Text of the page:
Year : 2011  |  Volume : 4  |  Issue : 1  |  Page : 87--89

Diffuse infiltrative cardiac tuberculosis

Gurpreet S Gulati1, Shyam S Kothari2,  
1 Department of Cardiac Radiology, All India Institute of Medical Sciences, New Delhi - 110 029, India
2 Department of Cardiology, All India Institute of Medical Sciences, New Delhi - 110 029, India

Correspondence Address:
Shyam S Kothari
Department of Cardiology, All India Institute of Medical Sciences, New Delhi - 110 029


We present the cardiac magnetic resonance images of an unusual form of cardiac tuberculosis. Nodular masses in a sheet-like distribution were seen to infiltrate the outer myocardium and pericardium along most of the cardiac chambers. The lesions showed significant resolution on antitubercular therapy.

How to cite this article:
Gulati GS, Kothari SS. Diffuse infiltrative cardiac tuberculosis.Ann Pediatr Card 2011;4:87-89

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Gulati GS, Kothari SS. Diffuse infiltrative cardiac tuberculosis. Ann Pediatr Card [serial online] 2011 [cited 2022 Jul 3 ];4:87-89
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A 12-year-old boy was referred for evaluation of cardiac mass. He had progressive exertional fatigue for 1 year and palpitations for the past 6 months. There was no history of prolonged fever, joint pains, weight loss, or chest trauma. There was no known heart disease in the past. On examination, heart rate of 100/min, blood pressure of 110/70 mmHg, and raised jugular venous pressure of 7 cm above the sternal angle were found. The cardiac examination was apparently normal. Other systems examination was also normal, except a 5 cm hepatomegaly. The chest X-ray showed mild cardiomegaly and clear lung fields [Figure 1]. Routine hematological and biochemical investigations were unrevealing. The electrocardiogram (ECG) showed incomplete right bundle branch block and prominent, diffuse ST-T changes, including saddle-shaped elevation in V1 [Figure 2]. An echocardiogram showed an infiltrating mass lesion involving both the right and the left ventricles. The mass appeared more prominent around the right ventricular outflow tract. The contractility was mildly reduced in both the ventricles. The diagnosis was not clear.{Figure 1}{Figure 2}

A cardiac magnetic resonance (CMR) imaging (1.5 T, Magnetom Avanto, Siemens, Germany) was performed. Spin- echo T1-weighted axial images [[Figure 3]a and b] showed isointense, multiple, discrete or contiguous, nodular infiltrative masses along the anterior wall of the right atrium (which was dilated), right ventricular outflow tract, and along both the right and the left ventricles. The lesions appeared to predominantly involve the outer myocardium, with the pericardium being indistinct in several places. There was no mediastinal lymphadenopathy and no pleural or pericardial effusions. On the spin- echo T2-weighted images [[Figure 3]c], the lesions were isointense to mildly hyperintense. The steady state free precession (SSFP) sequence [[Figure 3]d] showed the lesions to be homogenously hyperintense with reduced systolic ventricular function. On the delayed enhanced sequence [[Figure 3]e], the lesions enhanced with small areas of heterogeneity. There was no thrombus. A non-contrast computed tomography of the chest was also performed and was normal. Differential diagnosis included metastasis, sarcoma, and lymphoma. In view of the clinical history, absence of imaging characteristics typical of these lesions, and our own experience with imaging of cardiac tuberculosis, the latter was strongly considered and antitubercular therapy was initiated. Tissue diagnosis was not performed.{Figure 3}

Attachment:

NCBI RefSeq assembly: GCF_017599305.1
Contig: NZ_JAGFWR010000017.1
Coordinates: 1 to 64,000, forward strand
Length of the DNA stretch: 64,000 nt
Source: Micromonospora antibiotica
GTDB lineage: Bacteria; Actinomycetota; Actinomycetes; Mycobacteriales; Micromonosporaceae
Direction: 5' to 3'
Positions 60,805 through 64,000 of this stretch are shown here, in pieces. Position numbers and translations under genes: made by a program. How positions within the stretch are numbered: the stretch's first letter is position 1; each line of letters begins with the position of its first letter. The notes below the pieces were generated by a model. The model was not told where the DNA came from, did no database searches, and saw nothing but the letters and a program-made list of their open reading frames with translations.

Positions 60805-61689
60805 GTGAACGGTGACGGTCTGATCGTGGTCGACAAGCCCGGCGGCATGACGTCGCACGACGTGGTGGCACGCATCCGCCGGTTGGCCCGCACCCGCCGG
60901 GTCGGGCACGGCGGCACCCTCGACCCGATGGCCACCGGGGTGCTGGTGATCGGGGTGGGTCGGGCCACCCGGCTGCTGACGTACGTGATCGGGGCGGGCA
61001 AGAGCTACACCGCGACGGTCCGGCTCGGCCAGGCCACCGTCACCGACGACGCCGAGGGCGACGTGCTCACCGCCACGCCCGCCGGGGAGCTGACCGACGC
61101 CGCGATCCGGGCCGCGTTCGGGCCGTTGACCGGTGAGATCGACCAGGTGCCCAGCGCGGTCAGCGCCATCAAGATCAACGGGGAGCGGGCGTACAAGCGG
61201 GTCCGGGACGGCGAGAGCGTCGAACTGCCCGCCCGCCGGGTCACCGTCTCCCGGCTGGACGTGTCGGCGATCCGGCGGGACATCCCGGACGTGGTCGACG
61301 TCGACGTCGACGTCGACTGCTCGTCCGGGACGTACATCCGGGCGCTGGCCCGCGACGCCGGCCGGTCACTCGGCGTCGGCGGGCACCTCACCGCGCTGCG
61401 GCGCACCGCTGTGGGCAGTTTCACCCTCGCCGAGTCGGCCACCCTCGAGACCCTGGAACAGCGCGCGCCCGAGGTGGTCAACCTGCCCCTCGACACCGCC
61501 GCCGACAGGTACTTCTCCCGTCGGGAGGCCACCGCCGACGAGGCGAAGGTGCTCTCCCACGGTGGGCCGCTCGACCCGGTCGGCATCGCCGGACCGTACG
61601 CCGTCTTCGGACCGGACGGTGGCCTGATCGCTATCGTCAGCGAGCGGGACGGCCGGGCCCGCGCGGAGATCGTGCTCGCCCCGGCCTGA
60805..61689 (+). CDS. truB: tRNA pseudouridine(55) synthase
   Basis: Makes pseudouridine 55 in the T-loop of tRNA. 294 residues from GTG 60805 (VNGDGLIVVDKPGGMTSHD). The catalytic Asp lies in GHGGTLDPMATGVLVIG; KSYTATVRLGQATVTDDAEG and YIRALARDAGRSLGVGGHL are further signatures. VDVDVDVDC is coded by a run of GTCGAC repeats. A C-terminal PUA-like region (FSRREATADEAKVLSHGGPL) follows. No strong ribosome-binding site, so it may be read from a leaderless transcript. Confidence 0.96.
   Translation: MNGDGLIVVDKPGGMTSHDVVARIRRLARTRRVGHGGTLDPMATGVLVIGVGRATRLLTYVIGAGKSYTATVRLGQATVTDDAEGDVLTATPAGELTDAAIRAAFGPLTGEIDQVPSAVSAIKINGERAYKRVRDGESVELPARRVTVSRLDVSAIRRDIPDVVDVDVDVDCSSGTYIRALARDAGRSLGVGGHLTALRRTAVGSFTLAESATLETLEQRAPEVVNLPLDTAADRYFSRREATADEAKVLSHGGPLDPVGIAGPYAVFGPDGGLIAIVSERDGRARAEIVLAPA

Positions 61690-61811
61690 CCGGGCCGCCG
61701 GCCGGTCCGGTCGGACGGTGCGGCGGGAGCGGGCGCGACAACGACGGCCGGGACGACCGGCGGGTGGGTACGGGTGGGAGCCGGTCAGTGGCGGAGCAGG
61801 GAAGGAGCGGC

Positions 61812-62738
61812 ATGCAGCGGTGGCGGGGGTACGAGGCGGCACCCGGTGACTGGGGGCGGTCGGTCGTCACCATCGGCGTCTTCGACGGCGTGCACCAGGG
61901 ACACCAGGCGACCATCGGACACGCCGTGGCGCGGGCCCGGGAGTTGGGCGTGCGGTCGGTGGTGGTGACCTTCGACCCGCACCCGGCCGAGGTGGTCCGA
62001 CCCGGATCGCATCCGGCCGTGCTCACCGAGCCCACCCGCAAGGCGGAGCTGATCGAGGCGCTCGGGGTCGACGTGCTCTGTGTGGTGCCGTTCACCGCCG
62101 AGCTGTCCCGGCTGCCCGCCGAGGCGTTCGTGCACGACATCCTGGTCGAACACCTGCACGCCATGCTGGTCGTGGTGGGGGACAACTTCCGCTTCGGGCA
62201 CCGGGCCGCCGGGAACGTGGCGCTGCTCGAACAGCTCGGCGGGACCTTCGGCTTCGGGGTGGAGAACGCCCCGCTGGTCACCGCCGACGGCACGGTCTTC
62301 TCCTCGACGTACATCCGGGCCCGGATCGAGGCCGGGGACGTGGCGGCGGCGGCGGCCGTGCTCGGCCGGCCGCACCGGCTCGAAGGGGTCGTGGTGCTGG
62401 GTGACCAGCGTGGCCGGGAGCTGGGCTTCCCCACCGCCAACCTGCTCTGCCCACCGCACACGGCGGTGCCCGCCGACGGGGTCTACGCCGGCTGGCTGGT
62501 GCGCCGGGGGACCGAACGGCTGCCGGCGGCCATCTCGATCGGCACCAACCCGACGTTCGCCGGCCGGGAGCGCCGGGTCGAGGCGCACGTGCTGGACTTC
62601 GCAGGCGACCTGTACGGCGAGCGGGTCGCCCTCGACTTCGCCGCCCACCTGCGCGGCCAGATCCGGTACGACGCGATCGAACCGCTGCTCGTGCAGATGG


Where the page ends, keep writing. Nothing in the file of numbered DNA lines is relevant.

Six months after the antitubercular treatment, the patient had clinical signs of mild constrictive pericarditis. A repeat CMR showed significant reduction in size of all the lesions, with only mild residual thickening at the previous sites of involvement [Figure 4].{Figure 4}


Cardiac tuberculosis usually involves the pericardium. Myocardial involvement is rare, and is described in up to 0.3% of the patients dying from tuberculosis. [1] Myocardial tuberculosis can present with rhythm disturbances, congestive heart failure, ventricular aneurysms, right ventricular outflow obstruction, coronary involvement, caval obstruction, and aortic insufficiency. [1],[2],[3] The modes of spread to the myocardium include through lymphatics from mediastinal nodes, directly from the pericardium, or via a hematogenous route. While mass-like lesions are reported, [4] a diffuse infiltrative lesion is extremely rare.

CMR has certain advantages over echocardiography for the detection, characterization, and evaluation of the complete extent of cardiac masses. These include a high contrast resolution, unrestricted field of view, and multiplanar imaging capability. [5] Our case showed iso- to mildly hyperintense lesions on T1- and T2- weighted spin echo images, indistinct pericardium, and contrast enhancement with mild heterogeneity. These imaging features help to differentiate the lesion from metastasis (usually quite hyperintense on T2-weighted images with pericardial effusion and prominent enhancement), sarcoma (similar to metastasis with prominent heterogeneity due to hemorrhage and necrosis, and intramyocardial involvement), and lymphoma (which usually enhance homogenously). The treatment of myocardial tuberculosis primarily involves antitubercular therapy, and complete clinical and imaging resolution has been reported. [4],[6]


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